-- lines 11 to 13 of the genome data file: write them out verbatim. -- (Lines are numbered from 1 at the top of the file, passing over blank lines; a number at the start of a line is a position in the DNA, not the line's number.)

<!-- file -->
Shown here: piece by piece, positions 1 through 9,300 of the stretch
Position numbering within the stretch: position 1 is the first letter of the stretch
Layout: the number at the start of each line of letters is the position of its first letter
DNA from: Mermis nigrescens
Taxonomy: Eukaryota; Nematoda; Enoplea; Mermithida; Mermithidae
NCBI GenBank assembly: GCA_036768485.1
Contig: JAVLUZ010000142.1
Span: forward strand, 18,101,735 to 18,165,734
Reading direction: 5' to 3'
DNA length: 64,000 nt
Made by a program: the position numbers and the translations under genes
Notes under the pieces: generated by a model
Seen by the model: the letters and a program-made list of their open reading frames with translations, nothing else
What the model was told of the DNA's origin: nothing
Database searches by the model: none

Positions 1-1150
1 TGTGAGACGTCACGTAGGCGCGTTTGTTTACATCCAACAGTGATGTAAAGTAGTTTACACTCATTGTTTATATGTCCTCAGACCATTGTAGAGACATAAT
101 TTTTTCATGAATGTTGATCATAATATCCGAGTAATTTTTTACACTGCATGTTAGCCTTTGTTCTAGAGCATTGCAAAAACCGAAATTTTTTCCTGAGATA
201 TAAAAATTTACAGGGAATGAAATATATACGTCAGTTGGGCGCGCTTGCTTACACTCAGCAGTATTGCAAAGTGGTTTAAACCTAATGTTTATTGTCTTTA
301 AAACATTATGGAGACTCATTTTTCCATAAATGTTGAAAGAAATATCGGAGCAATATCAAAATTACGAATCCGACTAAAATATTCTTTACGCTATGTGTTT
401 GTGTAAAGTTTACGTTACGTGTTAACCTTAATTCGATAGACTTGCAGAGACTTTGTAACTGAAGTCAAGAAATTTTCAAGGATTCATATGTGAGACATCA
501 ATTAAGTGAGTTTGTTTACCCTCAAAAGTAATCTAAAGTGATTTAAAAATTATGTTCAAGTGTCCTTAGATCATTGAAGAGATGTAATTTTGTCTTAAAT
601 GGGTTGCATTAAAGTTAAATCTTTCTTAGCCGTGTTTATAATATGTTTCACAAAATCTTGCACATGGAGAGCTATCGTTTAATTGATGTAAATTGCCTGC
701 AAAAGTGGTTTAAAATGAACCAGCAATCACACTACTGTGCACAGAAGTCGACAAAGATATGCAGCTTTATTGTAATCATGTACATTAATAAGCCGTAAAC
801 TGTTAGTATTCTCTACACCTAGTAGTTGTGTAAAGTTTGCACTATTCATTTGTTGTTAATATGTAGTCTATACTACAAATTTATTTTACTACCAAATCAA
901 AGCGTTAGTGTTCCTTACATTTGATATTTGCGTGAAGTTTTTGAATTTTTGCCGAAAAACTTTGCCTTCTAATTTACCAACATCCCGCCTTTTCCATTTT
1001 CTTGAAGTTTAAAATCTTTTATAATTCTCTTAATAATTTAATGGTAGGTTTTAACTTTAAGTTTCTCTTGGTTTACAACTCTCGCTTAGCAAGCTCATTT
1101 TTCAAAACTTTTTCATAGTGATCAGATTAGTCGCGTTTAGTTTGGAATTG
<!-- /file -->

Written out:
Made by a program: the position numbers and the translations under genes
Notes under the pieces: generated by a model
Seen by the model: the letters and a program-made list of their open reading frames with translations, nothing else